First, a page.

By Jolie Miller | Tuesday, June 30, 2015
If there’s one thing I’m absolutely crazy about, it’s follow through. I love people who do it.
Ship what you committed to ship. Be where you said you’d be. Step up and say you messed up; it wasn’t anyone else’s fault but yours. It all makes my heart happy—because it’s honest.
Accountability is a distinguishing and competitive career advantage. It’s also something you can learn—not a hard-wired trait, but a habit you have to practice to develop.
So let’s start building those accountability muscles! I can help.
By Jolie Miller | Sunday, June 21, 2015
Want to position yourself to be hired? Learn the skills that companies desperately want—but can’t seem to find.
After surveying 1,320 job recruiters at 600+ companies, the 2015 Bloomberg Recruiter Report shed insight into the most desired skills by industry and by scarcity.
Here are the skills everyone is seeking—and the in-depth, watch-anytime courses to help you learn them.
By Nancy Muir Boysen | Sunday, May 31, 2015
Facing a blank page can feel overwhelming. You have so many ideas and it’s hard to figure out how to communicate them. Using an outline to organize your thoughts before you write might be just the help you need.
Audible gasp and groan. Write an outline? What is this, fourth grade? I still have nightmares about having to create outlines and, let’s just say, my nightmares about zombies rising from the grave pale in comparison.
But hear me out! An outline is just a roadmap you can follow to keep your writing on target—and you can master this useful tool in just four simple steps.
By Meredith Fineman | Thursday, May 28, 2015
It’s no secret that professionalism is on the decline. In fact, you could argue that in 2015, we don’t even have a solid definition of professionalism.
In its most literal sense, professionalism means “the skill, good judgment, and polite behavior expected from a person who is trained to do a job well.”
But does that definition still apply in the current office climate of beer taps and yoga mats?
We live in a new kind of job economy: a world of freelancers, entrepreneurs, and Jacks & Janes of all trades. Gone is the traditional 9-to-5—and many of the codes of conduct that went with it.
How do we know what’s “professional” in a world where you drink with your coworkers, text your boss, and wear casual clothing every day of the week?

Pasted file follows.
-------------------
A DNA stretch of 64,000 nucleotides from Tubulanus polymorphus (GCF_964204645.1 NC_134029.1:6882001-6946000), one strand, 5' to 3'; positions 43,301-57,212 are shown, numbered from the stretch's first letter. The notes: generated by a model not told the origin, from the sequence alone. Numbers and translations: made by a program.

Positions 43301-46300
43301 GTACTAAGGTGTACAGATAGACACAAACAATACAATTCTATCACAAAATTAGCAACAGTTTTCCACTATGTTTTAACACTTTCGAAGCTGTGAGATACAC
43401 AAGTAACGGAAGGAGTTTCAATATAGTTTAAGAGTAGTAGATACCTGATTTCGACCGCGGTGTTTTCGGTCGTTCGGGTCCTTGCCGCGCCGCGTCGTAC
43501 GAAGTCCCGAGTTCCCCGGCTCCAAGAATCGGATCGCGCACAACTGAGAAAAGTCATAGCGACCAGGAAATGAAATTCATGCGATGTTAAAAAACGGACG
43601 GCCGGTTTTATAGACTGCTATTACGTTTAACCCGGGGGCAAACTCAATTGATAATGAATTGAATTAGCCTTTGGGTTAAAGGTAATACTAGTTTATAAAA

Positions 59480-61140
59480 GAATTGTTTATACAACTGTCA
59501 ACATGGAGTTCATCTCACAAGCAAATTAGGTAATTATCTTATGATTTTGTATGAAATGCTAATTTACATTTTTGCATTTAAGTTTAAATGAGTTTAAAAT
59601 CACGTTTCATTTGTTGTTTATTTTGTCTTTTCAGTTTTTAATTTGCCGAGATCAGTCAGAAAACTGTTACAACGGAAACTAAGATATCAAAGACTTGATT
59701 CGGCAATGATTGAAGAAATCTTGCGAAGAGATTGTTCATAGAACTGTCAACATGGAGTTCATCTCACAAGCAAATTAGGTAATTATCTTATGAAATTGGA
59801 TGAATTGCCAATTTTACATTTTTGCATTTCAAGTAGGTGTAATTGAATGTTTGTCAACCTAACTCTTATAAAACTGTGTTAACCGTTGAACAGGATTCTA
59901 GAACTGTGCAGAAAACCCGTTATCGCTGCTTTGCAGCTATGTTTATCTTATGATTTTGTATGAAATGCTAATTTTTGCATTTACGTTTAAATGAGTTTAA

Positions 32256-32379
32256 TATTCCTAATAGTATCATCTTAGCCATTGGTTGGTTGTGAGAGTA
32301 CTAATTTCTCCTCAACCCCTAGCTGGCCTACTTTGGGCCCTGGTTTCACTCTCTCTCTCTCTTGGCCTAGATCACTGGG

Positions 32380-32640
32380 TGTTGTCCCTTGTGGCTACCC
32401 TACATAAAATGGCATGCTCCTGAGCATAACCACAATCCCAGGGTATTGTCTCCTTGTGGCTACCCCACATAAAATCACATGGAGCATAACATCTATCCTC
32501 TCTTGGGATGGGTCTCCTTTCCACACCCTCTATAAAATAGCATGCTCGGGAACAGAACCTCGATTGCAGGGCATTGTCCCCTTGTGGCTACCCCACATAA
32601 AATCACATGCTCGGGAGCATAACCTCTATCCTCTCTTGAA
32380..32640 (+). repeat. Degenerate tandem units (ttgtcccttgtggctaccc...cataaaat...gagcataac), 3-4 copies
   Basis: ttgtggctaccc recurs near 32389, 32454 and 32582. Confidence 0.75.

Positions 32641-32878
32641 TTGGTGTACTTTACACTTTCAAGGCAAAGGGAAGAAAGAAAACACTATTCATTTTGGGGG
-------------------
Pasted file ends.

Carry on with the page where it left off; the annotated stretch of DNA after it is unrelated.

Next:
A lot of it starts with you.
By Chris Croft | Tuesday, May 26, 2015
Project management is a transferrable skill. If you can manage one project, you can manage any project, because they all have the same underlying structure:
It’s often well paid, always in demand, and never dull. And you get closure when projects end. What’s not to like?
Well … there’s stress. Often you’re not the line manager of the people on your project; you’re just borrowing them for the duration of the project. Then there are usually suppliers and subcontractors involved, and frequently there’s a customer who wants an impossible combination of great quality, short delivery time, and low price.
If you deliver everything, people will think it was easy. And if you don’t, then it will be considered your fault!
So what type of person makes a good project manager—and are you that type?
Project managers need to have the following five qualities. If you have them all, you should certainly consider a career in this area:
By Nancy Muir Boysen | Friday, May 22, 2015
People in technical fields are often asked to write about technology—and the task can be daunting. After all, you’re not likely to have trained as a writer, learning the fine points or grammar or crafting an elegant sentence, because your focus has been to learn the ins and outs of a technical profession.
The good news is that you can make your technical writing easier for anyone to understand—whether or not your readers have a technical background—by mastering a few simple tips:
By Jeff Toister | Thursday, April 02, 2015
Onboarding new employees can be a time-consuming process: paperwork, workstation set-up, training…
And the whole process can come to a screeching halt if you forget something important—like ordering a new computer before an employee’s first day.
One way to streamline things is to create a new hire checklist. It’s a simple tool to help you track progress and make sure nothing’s missed. A checklist also makes it easy to repeat the process the next time you hire someone new.
Here’s how to create the ultimate new hire checklist.
By Mike Figliuolo | Wednesday, April 01, 2015
Getting your pricing wrong is one of the biggest and costliest mistakes you can make in business.
Avoid it by following this smart pricing strategy:
You can change your email preferences at any time. We will never sell your email. More info
Thanks for signing up.
We’ll send you a confirmation email shortly.
Sign up and receive emails about lynda.com and our online training library:
Keep up with news, tips, and latest courses with emails from lynda.com.
We've updated our terms and conditions (now called terms of service).Go Review and accept our updated terms of service.